As many people here probably know, ESPN’s Skip Bayless is—hands down—my least-favorite sports journalist. It started when he outed Troy Aikman, the straight Dallas Cowboys quarterback, in a book, and has only gotten worse with time. To me, Skip symbolizes the worst of modern sports journalism; a brand of me-me-me-me nonsense that paints us all as buffoons and cartoons.
A couple of days ago, after Tweeting some slam of Skip, I read a response from @BaylessDefender, Skip’s biggest Twitter fan and defender. He was passionate in his words, so I decided to invite him here to explain to me why I’m wrong. @BaylessDefender doesn’t use his real name, and I understand. I’d like to thank him for taking the time to write …
I was saddened to see your anti-Skip Bayless thoughts hit Twitter last Friday morning when you tweeted that Skip is a sports journalist that “gives an honorable profession a crap name.” I disagree. In fact, I’ve spent the last nine months of my Twitter life fighting against the relentless attacks Skip receives on a daily basis.
(Skip does not respond to any vitriol he receives on Twitter. Hence, the reason my feed, @BaylessDefender, was created. However, he does reply to supportive fans occasionally via direct message.)
Shortly after I read your anti-Skip Bayless tweet, I began preparing to “unleash” on you, as I always do every time a prominent journalist and/or personality attacks Skip’s credibility. I alerted my followers to “buckle up” as I prepared a series of Bayless defenses and anti-Jeff Pearlman Tweets in an effort to level the playing field. I scoured your work for items that I took issue with, but, since I’ve always liked you for reasons I wasn’t yet able to fully articulate, I struggled to unleash in the prompt and ferocious manner that I like to think that my followers have grown to expect.
Moments later (and before I was able to unleash), you Tweeted “I feel sorta bad about pissing @BaylessDefender off.” I appreciated your contrition and, shortly later, it hit me: the criticism you receive for writing Sweetness: The Enigmatic Life of Walter Payton is similar to the criticism Skip receives. Specifically, I find it similar to the criticism Skip receives for having written Hell-Bent: The Crazy Truth About the “Win or Else” Dallas Cowboys in which he wrote about Troy Aikman’s perceived sexuality that became the flashpoint of the book (to Skip’s dismay, in fact) and fodder for Skip Bayless attackers. You, of course, came under fire for writing about Walter Payton’s drug addiction and infidelity that has, in many respects, shaped your reputation, as well.
You have tweeted that Skip was “disgustingly wrong” to write about Troy’s sexuality. I am confused by your stance given the way that you defend your biography of Walter Payton in Sweetness. In your response to Michael Wilbon’s criticism of your book in his September 2011 ESPN.com column, you wrote that “one can’t write a complete, authentic, definitive biography of a life and ignore key portions.” I completely agree, and, using this logic, I ask: how could Skip tell the complete story of the 1995-1996 Dallas Cowboys without delving into the origins of the reasons why their team was so divided? Certainly he was more than qualified to do so and had extraordinary access. Heck, he was even close friends with head coach Barry Switzer’s daughter, Kathy. If any journalist knew about the problems that the Cowboys had and why, I’d think it would be Skip. I struggle to see how Skip’s reporting on what led to the Dallas Cowboys’ inner turmoil is that much different than your portrayal that Walter Payton was a deeply flawed man. Both reports contain difficult truths but are nonetheless crucial elements to help your readers understand the complete story.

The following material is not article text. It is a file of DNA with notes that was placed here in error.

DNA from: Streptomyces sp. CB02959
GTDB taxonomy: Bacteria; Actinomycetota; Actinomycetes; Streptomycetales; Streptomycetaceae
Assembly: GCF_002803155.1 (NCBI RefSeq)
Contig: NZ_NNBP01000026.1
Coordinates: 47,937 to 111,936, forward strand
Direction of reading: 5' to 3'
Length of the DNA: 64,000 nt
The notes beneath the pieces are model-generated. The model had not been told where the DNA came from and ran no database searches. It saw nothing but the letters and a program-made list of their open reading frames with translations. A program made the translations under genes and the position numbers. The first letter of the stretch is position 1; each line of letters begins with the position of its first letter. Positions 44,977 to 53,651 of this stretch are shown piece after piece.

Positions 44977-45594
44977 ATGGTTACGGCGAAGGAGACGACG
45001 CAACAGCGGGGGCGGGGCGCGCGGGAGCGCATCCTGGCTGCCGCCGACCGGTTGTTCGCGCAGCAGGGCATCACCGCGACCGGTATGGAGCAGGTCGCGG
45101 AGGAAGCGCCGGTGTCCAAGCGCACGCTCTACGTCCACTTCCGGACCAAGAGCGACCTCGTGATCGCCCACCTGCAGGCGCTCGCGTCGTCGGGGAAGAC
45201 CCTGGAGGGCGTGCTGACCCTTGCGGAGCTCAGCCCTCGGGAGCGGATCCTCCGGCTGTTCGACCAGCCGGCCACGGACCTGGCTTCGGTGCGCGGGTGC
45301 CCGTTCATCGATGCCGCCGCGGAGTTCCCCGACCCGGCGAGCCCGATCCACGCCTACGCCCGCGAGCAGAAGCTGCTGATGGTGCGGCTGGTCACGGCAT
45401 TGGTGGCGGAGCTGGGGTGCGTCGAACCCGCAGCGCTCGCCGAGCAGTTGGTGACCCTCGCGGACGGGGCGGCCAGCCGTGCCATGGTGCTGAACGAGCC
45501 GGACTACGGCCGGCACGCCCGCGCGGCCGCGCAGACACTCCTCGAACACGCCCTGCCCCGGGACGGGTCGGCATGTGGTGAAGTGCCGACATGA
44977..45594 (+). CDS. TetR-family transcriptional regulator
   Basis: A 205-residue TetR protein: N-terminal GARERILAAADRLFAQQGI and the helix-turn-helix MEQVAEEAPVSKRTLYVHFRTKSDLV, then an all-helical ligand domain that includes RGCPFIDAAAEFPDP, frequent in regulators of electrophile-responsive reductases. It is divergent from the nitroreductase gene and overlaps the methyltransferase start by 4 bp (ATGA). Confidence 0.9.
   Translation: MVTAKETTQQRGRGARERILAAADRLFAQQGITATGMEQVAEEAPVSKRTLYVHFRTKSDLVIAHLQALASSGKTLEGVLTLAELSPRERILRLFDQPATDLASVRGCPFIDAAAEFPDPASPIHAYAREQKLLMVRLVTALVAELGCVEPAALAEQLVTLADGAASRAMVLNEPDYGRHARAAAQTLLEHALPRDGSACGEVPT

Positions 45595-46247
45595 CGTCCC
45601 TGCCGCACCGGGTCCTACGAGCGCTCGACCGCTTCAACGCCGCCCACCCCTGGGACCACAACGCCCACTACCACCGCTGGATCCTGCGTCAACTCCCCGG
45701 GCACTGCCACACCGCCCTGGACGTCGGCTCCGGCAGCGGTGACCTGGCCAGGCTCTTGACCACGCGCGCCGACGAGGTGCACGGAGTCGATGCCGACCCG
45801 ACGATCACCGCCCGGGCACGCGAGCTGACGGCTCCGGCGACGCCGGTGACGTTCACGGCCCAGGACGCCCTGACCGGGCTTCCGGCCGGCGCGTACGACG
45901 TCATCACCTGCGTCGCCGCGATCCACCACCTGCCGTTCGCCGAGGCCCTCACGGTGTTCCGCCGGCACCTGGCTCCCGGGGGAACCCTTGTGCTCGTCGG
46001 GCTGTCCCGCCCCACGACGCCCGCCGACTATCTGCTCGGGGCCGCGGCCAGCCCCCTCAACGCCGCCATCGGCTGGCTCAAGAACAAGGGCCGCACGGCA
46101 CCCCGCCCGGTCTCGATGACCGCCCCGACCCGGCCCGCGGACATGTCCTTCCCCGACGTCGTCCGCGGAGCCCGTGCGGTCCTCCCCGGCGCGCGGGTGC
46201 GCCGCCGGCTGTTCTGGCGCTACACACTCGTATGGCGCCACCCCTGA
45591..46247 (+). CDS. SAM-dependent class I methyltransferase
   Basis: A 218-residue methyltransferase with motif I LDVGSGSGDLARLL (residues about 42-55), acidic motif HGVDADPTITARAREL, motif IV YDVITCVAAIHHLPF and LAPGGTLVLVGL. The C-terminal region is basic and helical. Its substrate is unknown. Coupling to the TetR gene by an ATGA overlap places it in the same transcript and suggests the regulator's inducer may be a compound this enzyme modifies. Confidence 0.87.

What started the friction between Troy and his teammates? According to Skip, Aikman became enraged on the sidelines at wide receiver Kevin Williams after he ran a wrong route on a crucial third down in an embarrassing home loss to the Redskins. In a fit of rage, Aikman called Williams the N-word, according to Skip’s sources. The episode, obviously, did not sit well with Troy’s black teammates and from that point the inter-team mudslinging started. Skip wrote that Troy’s black teammates, understandably, lost serious respect for him and began to speculate that Troy was bisexual. Skip never speculated on Troy’s sexuality himself. Skip simply reported that Troy’s teammates speculated. Barry Switzer was also enraged by the N-word incident and felt that Aikman may be gay and brought the issue up with Skip on occasion.
I decided to focus on this singular issue, Jeff, because of the ignorant criticisms that both you and Skip receive for your brutally honest portrayals, respectively. I hope that I have caused you to give attacking Skip Bayless a second thought the next time you feel compelled to do so.
Thank you for this opportunity.